Let’s drive…cars have come a long way since the first steam-powered vehicles roamed bumpy dirt roads nearly two centuries ago. With innovations big and small, 3M’s contributions of ideas, technologies and solutions has helped advance the automotive industry over the last century—and where it’s going in the future!
Around the turn of the century, it took a work crew weeks to sand down the body of a car before it was ready for the assembly line—far too long to meet the demand of car buyers around the world.
The problem was dust, and lots of it. As crews sanded the car frames, it created airborne clouds of dust. While some advocated for using water—or wet abrading—to reduce dust levels, sandpaper at the time would simply fall apart if it became too wet or water-saturated.
Enter Francis G. Okie, an eccentric inventor with a dream. After Okie developed the first waterproof sandpaper, he wrote to 3M seeking more minerals to use in his product. 3M saw the opportunity for a productive partnership, and in 1921 began to market the iconic product known as 3M™ Wetordry™ Sandpaper. The sandpaper, was a success in both car manufacturing and auto repair shops and helped improve the working conditions for crews in auto plants by helping to eliminate the dust hazard.
Soon after the introduction of 3M™ Wetordry™ Sandpaper, 3M hit upon another automotive innovation. A young banjo player with an interest in science, Richard Drew may not have seemed the type to change history. But soon after he responded to a local 3M advertisement seeking a young and ambitious lab assistant, he did.
As part of Richard’s job, he went to auto manufacturers to deliver samples of the new sandpaper. During one visit, he heard several painters cursing over how difficult it was to paint two-toned vehicles—at the time, they used newspaper and ordinary glue, which often stuck and ruined the paint coating.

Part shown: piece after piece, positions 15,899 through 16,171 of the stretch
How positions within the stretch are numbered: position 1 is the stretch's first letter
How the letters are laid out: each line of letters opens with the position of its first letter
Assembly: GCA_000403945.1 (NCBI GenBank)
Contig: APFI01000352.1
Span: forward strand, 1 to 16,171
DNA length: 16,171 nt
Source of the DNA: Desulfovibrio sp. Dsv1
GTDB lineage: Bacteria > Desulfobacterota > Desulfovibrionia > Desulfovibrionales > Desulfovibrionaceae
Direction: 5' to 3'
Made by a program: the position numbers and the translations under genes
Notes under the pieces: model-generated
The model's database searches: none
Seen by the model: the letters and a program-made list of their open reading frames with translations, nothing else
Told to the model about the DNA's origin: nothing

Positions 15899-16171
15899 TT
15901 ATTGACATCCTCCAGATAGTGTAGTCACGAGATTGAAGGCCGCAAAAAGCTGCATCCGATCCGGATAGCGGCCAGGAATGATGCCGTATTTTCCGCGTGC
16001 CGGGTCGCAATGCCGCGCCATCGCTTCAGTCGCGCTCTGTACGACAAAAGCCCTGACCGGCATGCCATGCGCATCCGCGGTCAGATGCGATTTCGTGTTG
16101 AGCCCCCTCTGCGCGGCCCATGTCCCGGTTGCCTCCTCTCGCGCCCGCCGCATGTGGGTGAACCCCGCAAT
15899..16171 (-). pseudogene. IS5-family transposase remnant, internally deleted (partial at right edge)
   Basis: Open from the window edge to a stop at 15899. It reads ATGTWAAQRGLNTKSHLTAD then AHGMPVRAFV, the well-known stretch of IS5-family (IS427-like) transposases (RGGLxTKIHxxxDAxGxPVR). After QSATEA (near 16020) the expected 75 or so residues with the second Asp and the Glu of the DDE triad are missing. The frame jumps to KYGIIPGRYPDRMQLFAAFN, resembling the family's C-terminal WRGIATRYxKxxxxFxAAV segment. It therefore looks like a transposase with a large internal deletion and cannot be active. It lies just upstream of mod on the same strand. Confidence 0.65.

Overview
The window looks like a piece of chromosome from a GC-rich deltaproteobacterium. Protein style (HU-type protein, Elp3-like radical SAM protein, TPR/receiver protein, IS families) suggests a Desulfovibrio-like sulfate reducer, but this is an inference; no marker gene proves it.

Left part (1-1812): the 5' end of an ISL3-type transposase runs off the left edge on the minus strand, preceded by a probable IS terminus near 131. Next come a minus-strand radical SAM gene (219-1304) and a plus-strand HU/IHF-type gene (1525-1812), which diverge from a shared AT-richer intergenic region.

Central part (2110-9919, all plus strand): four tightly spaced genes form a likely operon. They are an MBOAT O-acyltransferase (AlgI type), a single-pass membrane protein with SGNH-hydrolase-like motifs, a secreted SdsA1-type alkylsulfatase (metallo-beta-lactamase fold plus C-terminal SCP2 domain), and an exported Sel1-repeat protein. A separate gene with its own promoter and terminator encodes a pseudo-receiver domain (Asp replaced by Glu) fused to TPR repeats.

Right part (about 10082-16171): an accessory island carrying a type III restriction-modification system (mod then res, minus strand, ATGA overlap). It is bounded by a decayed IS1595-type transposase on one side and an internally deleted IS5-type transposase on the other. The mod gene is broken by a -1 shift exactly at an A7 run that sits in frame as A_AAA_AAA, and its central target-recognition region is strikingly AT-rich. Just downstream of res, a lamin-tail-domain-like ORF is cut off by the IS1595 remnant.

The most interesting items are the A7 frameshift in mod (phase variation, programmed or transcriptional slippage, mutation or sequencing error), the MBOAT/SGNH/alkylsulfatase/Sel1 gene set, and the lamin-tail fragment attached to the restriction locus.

Drew went back to the lab with an idea. After much experimentation with various resins, oils, gums and other substrates, he eventually found a solution in 1925—the beginning of what we know today as Scotch Brand Masking Tape.
3M wasn’t just working on the exterior of automobiles—by the mid-1930s, when all-steel cars emerged, adhesives were used to attach everything from upholstery and trim to sound-deadening material.
Because a car is made of many moving parts that can buzz and whir the faster you drive, these materials were key in helping soften the noise and create an enjoyable driving experience. Today, advanced materials like acoustic absorption material take this idea a step further by using science and technology to help enable a quieter, safer generation of automobiles.
To keep the weight of cars down—helping make them more fuel efficient. Car manufacturers use advanced technology like glass bubbles to reduce the weight of plastic parts by up to 15%.
3M developed these special glass microspheres in the early 1960s. These glass bubbles are made from a water resistant and chemically-stable soda-lime borosilicate glass. They’re used in everything from thermoplastics and molding composites to underbody coatings and structural foams. These tiny glass spheres allow auto makers to reduce the weight of a plastic component so their designers can put that weight savings into other features customers want to improve their ride.
From the 1990’s to today, lithium ion batteries are helping power the electric and hybrid car revolution. And today, 3M is using innovative materials—nanotechnology, adhesive, precision coating, fluoromaterials and more—to drive us into the next generation of smart vehicles.
What comes next is anyone’s guess, but there’s one thing you can be sure of—whatever happens, 3M will be on the road with you.